In 2013, jihadists inspired by or linked to al-Qaida stormed a shopping mall in Kenya killing at least 72, invaded a natural gas facility in Algeria and executed 39 hostages.
Al-Qaida attacks are on the rise once again in Iraq. In Egypt's Sinai desert, experts fear homegrown militant groups may be edging closer to a formal affiliation with al-Qaida.
And jihadists have emerged as the most powerful force in the ranks of rebels in Syria fighting to oust President Bashar al-Assad.
Influence in Syria
In northeast Syria, Giwan Ibrahim, a top Kurdish commander who has been battling al-Qaida affiliated fighters said jihadists are having success in worldwide recruiting. Many of the jihadists he battles aren't Syrian-born.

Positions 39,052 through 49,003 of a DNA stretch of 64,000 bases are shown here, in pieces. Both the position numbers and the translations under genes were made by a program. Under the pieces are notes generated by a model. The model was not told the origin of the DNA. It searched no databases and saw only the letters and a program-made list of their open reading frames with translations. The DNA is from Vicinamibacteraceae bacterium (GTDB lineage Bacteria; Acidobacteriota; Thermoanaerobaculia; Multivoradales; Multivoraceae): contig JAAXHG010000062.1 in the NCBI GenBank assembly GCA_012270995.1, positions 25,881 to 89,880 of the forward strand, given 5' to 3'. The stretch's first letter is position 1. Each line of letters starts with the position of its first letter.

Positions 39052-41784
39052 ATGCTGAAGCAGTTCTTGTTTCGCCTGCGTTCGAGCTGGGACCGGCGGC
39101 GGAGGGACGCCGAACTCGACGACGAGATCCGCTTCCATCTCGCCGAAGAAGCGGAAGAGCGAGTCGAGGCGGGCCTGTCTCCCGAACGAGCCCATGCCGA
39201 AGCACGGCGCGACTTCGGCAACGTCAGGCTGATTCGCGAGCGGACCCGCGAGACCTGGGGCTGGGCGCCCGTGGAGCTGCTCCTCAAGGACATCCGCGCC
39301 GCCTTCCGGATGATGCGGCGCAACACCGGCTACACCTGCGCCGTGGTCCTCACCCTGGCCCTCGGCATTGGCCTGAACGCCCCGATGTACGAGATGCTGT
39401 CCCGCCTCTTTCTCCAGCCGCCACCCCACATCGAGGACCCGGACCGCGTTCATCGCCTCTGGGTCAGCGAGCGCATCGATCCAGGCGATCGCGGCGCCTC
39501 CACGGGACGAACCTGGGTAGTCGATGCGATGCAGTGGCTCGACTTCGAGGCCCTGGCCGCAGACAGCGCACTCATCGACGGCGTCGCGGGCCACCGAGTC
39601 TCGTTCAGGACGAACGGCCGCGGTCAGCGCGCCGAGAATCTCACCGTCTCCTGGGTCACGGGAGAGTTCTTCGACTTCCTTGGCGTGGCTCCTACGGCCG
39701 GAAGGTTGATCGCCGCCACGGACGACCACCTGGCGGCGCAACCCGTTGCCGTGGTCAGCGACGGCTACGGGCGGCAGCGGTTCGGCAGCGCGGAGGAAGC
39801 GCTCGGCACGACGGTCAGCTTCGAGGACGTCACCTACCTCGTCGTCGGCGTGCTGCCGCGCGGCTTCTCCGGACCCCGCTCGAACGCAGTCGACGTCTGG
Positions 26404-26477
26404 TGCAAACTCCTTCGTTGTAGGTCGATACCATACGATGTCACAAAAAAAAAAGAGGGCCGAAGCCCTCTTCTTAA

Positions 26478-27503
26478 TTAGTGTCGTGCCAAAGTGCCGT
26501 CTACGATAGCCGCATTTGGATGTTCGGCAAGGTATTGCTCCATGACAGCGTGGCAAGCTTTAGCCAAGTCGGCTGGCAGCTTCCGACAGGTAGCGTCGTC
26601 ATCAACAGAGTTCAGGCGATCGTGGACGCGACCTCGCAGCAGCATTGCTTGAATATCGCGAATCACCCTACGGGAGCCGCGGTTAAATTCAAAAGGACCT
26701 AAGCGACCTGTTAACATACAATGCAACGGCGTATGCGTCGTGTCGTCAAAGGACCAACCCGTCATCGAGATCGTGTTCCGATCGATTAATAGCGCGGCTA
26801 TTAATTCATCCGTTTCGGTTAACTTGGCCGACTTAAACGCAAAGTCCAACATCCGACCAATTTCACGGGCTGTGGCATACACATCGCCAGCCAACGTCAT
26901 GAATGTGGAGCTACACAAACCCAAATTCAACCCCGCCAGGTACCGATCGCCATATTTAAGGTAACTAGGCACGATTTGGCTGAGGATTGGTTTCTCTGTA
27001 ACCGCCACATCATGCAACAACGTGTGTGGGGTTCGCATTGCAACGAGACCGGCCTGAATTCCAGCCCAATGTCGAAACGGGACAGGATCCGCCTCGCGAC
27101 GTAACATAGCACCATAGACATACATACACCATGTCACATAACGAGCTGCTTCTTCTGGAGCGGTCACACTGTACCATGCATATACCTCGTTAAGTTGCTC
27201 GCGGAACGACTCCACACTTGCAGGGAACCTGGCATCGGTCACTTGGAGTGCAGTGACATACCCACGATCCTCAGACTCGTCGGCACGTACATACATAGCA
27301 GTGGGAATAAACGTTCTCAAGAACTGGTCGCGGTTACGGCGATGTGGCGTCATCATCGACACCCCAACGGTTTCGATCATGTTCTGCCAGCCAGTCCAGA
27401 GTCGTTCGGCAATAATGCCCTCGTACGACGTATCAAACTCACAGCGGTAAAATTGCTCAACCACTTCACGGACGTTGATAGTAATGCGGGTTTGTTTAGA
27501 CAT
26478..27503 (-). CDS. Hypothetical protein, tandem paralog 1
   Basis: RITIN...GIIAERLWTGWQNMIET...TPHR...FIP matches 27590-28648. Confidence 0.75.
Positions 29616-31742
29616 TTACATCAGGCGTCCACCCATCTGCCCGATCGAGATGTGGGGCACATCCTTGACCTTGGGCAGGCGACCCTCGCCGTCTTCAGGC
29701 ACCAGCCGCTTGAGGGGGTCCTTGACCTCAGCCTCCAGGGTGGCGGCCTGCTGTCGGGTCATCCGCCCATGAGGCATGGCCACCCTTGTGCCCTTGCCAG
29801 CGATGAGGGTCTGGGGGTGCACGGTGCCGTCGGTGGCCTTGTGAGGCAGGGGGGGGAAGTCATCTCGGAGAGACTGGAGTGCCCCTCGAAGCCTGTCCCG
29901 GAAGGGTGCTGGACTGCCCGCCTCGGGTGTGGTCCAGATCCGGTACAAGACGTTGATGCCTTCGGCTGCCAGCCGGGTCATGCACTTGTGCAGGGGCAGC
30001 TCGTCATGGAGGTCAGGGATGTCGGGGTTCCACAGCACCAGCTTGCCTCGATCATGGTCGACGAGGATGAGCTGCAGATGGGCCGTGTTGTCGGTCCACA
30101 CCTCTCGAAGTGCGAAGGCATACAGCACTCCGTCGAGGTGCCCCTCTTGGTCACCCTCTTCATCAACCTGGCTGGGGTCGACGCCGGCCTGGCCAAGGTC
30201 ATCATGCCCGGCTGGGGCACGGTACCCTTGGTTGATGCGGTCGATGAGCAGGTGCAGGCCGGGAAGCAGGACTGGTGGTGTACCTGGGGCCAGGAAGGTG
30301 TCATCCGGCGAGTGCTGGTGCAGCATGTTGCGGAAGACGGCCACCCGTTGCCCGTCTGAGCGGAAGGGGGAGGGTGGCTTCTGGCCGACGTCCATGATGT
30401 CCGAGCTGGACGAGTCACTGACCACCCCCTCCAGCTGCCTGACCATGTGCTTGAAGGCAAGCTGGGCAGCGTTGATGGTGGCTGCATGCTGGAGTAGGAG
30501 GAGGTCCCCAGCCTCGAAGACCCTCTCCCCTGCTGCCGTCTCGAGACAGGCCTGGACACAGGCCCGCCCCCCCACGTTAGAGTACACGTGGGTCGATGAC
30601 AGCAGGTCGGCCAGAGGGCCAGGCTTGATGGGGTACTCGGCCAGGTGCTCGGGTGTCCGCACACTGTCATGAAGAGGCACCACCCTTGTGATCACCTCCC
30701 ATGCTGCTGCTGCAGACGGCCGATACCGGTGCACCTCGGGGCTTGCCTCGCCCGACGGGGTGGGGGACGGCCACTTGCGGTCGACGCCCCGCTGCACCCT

"Ninety percent of them are from foreign countries. They are not from Syria: most of them from Saudi Arabia, Tunisia, Libya," he said. "I saw by my eyes people from European countries they were members of al-Qaida and fighting us."
Ibrahim said it is hard to counter jihadists because of their psychology.
"He has got nothing in his mind apart from destruction and to go to heaven. That makes the mission for him easier than for us," he said.